A common question among parents is, “How might I save for a child’s post-secondary education in a tax beneficial way?” The answer depends on the expected cost of the education and the amount of time left until the child goes to college/university or enters an apprenticeship program.
The amount of funds required depends on whether your child will be attending a local college; attending a local college, then transferring into a university; going straight to a university; or beginning an apprentice program. Suppose the child is attending college or an apprenticeship locally. In that case, you generally only need to be concerned about tuition, books, and other class materials. The child can live at home, whereas the child attending a university (unless it is local) will add housing and food costs on top of substantially higher university tuition. Another factor is whether the student will leave school after obtaining a bachelor’s degree or doing graduate studies for an advanced degree.
When the time comes, your child may qualify for a scholarship or grant, but you can’t depend on that when working out a college savings plan.
The federal tax code has two beneficial savings plans to use. Neither program provides a tax benefit to making the original contributions. The benefit is that growth due to appreciation of the investments—if any—and earnings (dividends and interest) are tax-free when withdrawn for qualified education expenses. Thus, the sooner each plan is started, the better because it will have more years to grow in value.
Both savings plans allow the funds to be used for kindergarten education and above. However, these plans provide tax-free accumulation. The more the funds are used for expenses at lower levels of education, the fewer tax benefits they will provide. Careful consideration should be given to using these savings plans for anything other than post-secondary education.
More tax benefits will be gained by front-loading the contributions and thus having a more significant amount for which the growth and earnings can be compounded. You should also be aware that anyone, not just you, can contribute to the child’s college savings plans. So if your child has any well-heeled grandparents, other relatives, or friends who would like to help, they can also contribute.
The two savings plans currently available for college savings are the Coverdell Education Savings Account and the Qualified Tuition Plan, most commonly referred to as a Sec. 529 plan (529 denotes the section of the tax code that governs it).
Coverdell Education Savings Account
This type of plan only allows up to $2,000 in contributions per year, which generally rules it out as a practical method for college savings, other than as a supplement to other means of saving.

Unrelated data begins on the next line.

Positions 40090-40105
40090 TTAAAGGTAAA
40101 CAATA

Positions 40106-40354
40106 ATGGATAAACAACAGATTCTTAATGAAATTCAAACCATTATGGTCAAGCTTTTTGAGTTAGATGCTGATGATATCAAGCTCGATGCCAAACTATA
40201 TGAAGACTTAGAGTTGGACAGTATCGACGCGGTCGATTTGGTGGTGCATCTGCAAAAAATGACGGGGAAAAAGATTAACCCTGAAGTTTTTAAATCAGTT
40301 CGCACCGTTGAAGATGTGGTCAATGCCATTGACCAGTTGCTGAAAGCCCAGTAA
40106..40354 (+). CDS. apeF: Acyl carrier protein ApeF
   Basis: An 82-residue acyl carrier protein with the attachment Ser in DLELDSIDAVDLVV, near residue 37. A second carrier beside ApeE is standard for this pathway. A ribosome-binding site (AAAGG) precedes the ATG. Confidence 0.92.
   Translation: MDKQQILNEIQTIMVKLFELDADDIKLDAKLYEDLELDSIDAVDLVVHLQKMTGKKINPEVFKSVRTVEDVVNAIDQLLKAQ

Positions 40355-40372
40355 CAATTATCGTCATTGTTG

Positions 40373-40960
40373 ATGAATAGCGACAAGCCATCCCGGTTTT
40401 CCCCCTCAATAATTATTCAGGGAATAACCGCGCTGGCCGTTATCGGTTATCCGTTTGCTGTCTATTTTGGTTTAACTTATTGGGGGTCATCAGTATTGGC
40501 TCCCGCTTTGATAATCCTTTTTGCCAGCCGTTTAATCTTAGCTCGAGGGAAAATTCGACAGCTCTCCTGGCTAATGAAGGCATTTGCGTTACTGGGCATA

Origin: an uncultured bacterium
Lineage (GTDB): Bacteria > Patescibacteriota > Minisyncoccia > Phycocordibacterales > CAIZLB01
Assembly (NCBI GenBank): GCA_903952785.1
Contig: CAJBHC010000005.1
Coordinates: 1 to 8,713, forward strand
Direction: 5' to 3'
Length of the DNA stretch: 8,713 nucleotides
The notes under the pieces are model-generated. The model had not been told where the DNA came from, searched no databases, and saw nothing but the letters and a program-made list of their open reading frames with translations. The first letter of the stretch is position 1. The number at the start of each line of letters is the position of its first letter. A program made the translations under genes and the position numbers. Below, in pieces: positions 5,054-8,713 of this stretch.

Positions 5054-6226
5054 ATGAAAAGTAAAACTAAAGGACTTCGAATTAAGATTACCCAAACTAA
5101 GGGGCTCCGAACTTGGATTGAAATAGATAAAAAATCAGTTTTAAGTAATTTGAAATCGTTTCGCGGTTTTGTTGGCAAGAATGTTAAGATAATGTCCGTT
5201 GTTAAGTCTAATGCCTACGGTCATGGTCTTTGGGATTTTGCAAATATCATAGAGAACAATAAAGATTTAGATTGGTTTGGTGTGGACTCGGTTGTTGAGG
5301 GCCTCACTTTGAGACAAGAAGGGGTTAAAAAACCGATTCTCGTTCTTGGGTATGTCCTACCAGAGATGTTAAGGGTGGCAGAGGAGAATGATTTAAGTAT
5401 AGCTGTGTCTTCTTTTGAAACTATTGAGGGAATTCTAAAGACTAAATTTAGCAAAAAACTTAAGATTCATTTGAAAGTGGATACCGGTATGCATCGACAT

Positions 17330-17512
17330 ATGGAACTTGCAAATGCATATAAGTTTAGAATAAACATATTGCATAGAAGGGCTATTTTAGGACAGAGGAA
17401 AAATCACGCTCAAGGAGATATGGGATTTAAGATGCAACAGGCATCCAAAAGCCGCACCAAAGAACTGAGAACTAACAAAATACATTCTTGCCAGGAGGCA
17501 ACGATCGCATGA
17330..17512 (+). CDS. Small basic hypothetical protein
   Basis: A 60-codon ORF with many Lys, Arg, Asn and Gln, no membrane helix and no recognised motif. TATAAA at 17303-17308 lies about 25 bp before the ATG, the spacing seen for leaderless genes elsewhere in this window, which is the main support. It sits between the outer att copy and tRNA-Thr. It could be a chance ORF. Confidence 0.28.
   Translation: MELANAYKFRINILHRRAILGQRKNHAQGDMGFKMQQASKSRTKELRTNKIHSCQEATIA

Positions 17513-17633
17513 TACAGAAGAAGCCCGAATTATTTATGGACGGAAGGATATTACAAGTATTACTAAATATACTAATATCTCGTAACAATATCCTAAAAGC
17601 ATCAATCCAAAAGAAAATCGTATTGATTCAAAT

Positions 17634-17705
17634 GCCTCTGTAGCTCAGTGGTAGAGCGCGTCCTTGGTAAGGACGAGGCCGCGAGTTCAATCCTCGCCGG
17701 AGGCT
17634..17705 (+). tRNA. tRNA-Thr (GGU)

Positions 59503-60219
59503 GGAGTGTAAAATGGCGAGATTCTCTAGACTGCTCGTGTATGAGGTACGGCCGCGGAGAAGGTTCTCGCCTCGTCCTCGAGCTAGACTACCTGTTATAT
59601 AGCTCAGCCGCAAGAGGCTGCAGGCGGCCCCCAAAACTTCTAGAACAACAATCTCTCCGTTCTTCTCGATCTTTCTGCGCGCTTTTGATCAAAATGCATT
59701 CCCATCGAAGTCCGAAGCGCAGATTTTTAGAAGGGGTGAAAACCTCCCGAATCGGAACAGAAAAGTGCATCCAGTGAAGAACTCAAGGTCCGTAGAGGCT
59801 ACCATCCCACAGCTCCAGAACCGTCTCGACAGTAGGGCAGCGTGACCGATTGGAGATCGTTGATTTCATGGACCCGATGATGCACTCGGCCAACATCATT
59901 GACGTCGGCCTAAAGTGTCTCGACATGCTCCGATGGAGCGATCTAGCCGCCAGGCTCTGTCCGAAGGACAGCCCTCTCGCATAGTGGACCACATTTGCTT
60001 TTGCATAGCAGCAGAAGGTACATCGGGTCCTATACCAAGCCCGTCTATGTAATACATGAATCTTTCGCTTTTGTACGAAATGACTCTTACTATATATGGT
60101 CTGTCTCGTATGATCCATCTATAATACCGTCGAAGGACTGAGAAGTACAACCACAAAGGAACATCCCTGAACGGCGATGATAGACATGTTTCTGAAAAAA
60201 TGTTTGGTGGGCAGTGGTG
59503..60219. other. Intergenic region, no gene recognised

Sec. 529 Plan
This approach is likely your best option. State-run Sec. 529 plans allow significantly larger amounts to be contributed; multiple people can each contribute up to the gift tax limit each year without being subjected to gift tax reporting. This limit is $15,000 for 2021, and it is periodically adjusted for inflation; in 2022, it will increase to $16,000. A special rule allows contributors to make up to five years of contributions in advance (for a total of $75,000 in 2021 and $80,000 in 2022).
Sec. 529 plans allow taxpayers to put away larger amounts of money, limited only by the contributor’s gift tax concerns and the intended plan’s contribution limits. There are no limits on the number of contributors and no income or age limitations. The maximum amount that can be contributed per beneficiary (the intended student) is based on the projected cost of college education and will vary among the states’ plans. Some states base their maximum on an in-state four-year education. Still, others use the cost of the most expensive schools in the U.S., including graduate studies. Most have limits over $200,000, with some topping $530,000. Generally, additional contributions cannot be made once an account reaches that level, but this doesn’t prevent the account from growing.
Taxpayers are not limited to participating in the 529 plan offered by their state of residence. They can shop around for the plan with the best growth potential and highest maximum contribution.
When the time comes for college, the distributions will be part earnings/growth in value and part contributions. The contribution part is never taxable. The earnings part is tax-free if used to pay for qualified college expenses. In addition, the portion of the distribution representing the return on the contributions, if used for qualified education expenses, will qualify for the American Opportunity Tax Credit, which can be as much as $2,500, provided your income level does not phase it out.
In addition to the annual gift tax exclusion, a donor may make gifts (with no specific dollar limitation), totally excluded from the gift tax when making payments directly to an educational institution for tuition. This includes both college and private primary education. However, these gifts can only pay for tuition, which does not include books, supplies, or room and board. The payments must be made directly to the educational institution to be excluded from the gift tax. Reimbursement paid to the donee will not qualify.
The tuition exclusion is often overlooked yet can be beneficial. For instance, a grandparent can use the tuition gift to reduce their estate while helping a grandchild pay for tuition and giving the child’s parents an education credit at the same time.
Please give this office a call for additional details or assistance in planning for a child’s higher education.